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Ask Bob: How Can I Protect Myself from California State Income Taxes?

A reader is wondering if moving out of state will protect him from California's state income tax. Two tax experts explain what he'll need to do to if he doesn't want to be considered a California resident.
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Question

I have several questions about moving out of California and to a no tax state such as Nevada or Florida. I want to do it this year so that I can sell a large appreciated stock position and save state taxes. I understand California will try and go after me. I intend to keep my home in California. What can I do to protect myself?

Answer

I see a number of issues here, says Mary Kay Foss, a CPA in Walnut Creek, CA. One relates to the source of his appreciated stock position. If the stock was acquired in connection with his employment, California has rules on how these are taxed. Foss explains, “In a Franchise Tax Board (FTB) audit I was involved with, the agent went back to each grant of stock options and RSUs and measured the time period from grant to exercise to sale to determine the California share of the income. In that case, FTB was determining the amount of the compensation income attributable to California when the options and RSUs were exercised and sold after a move from California.”

The other issue is whether FTB will think he has really moved his domicile from CA to the nontax state. “California examines such things as the address on drivers’ licenses, fishing licenses, library cards to determine whether the individual has actually cut ties with the State of California,” Foss adds. In some situations, they have even obtained telephone records to determine how much time the individual spends in California rather than in the new residence state. “In the fact pattern given,” she notes, “the individual intends to maintain his home in California.” That makes it difficult. That’s not to say that someone will forever be taxed by California if they keep real property in the state that they visit a few times but if one is trying to establish that California is no longer their domicile they cannot spend a lot of time within the state.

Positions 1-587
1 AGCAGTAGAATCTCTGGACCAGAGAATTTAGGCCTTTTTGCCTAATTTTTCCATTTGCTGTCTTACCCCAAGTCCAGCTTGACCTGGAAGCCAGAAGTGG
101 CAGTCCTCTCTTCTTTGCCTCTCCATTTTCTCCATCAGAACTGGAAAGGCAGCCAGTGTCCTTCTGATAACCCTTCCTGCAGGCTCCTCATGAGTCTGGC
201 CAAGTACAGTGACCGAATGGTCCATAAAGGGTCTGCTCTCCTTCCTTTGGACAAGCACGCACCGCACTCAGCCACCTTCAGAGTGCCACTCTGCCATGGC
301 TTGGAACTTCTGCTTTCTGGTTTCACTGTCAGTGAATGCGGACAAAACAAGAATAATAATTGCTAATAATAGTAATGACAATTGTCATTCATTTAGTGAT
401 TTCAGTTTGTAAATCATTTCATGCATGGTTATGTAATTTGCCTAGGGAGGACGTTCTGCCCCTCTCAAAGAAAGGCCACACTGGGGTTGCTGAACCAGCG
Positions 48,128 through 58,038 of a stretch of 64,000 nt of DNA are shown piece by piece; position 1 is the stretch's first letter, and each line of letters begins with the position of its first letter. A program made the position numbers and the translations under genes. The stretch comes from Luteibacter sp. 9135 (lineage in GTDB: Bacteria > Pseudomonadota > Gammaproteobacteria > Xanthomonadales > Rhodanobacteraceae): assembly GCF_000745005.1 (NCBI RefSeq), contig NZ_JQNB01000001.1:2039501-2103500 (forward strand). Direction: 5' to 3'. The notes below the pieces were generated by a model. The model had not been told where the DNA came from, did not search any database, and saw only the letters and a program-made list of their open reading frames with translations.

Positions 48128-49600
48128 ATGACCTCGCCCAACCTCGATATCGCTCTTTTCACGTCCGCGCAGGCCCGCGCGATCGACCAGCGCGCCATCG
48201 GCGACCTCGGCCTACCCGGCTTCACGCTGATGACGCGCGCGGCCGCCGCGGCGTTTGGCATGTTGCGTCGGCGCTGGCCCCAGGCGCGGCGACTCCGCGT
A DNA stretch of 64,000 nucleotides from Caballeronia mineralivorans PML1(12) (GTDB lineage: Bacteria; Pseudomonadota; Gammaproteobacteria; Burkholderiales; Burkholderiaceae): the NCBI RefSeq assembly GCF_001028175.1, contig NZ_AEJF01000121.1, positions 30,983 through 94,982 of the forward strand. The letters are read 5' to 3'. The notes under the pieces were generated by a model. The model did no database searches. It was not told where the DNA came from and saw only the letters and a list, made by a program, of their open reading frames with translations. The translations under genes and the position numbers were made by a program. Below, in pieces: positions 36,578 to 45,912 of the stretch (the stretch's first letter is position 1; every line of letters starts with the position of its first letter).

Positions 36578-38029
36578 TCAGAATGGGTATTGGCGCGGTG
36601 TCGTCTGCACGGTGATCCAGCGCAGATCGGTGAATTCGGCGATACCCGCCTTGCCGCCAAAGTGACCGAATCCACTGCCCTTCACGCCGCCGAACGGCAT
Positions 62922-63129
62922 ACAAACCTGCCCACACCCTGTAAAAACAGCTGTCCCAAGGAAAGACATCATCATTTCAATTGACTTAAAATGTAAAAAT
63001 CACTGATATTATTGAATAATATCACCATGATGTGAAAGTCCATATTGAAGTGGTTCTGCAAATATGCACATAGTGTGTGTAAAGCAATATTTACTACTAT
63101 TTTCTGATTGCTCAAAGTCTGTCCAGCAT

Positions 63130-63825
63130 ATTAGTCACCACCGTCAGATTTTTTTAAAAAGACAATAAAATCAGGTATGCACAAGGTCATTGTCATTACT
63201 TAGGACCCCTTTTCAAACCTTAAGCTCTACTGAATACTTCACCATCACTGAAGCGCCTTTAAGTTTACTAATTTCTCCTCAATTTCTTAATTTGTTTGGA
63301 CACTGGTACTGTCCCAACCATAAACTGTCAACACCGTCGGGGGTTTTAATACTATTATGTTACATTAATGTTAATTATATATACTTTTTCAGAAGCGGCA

“In my experience,” Foss says, “FTB auditors do a lot of research in a big residency case. They’ll look at calendars, search for travel documents, examine credit card bills to determine where charges originate, look at cell phone bills – you get the picture. I live in CA and think there are far more important reasons to stay here than to pay income taxes. I advise people not to let the tax tail wag the residency dog.”

Scott Hoppe, founder of Why Blu, a San Francisco accounting firm says, "A lot of our clients are tech employees who can live anywhere. California is very aggressive with enforcing tax liability. You have to cut your ties and demonstrate the intent to permanently move. The keyword is domicile."

Hoppe outlines these key points for avoiding California income tax:

  1. If you move to another state and immediately make a big stock sale, it will be a red flag and be more difficult to make the case that you are no longer under California jurisdiction.
  2. The operative word is "domicile," the permanent location of your home and where you intend to return when you are away. You can be resident in multiple places but have only one domicile. That's what California is looking at.
  3. To establish a non-California domicile, you need to be able to show that your move is permanent and your intent is not to return. It is a gray area but that's the concept.
  4. No single item is a show stopper, but it is helpful to own no real estate, have no family, and spend little time in California. You should register to vote at your new domicile, change driver's license and car registration, see a local doctor, etc.

Got questions? Get answers!

Email Robert.Powell@maven.io.com

Question

I have several questions about moving out of California and to a no tax state such as Nevada or Florida. I want to do it this year so that I can sell a large appreciated stock position and save state taxes. I understand California will try and go after me. I intend to keep my home in California. What can I do to protect myself?

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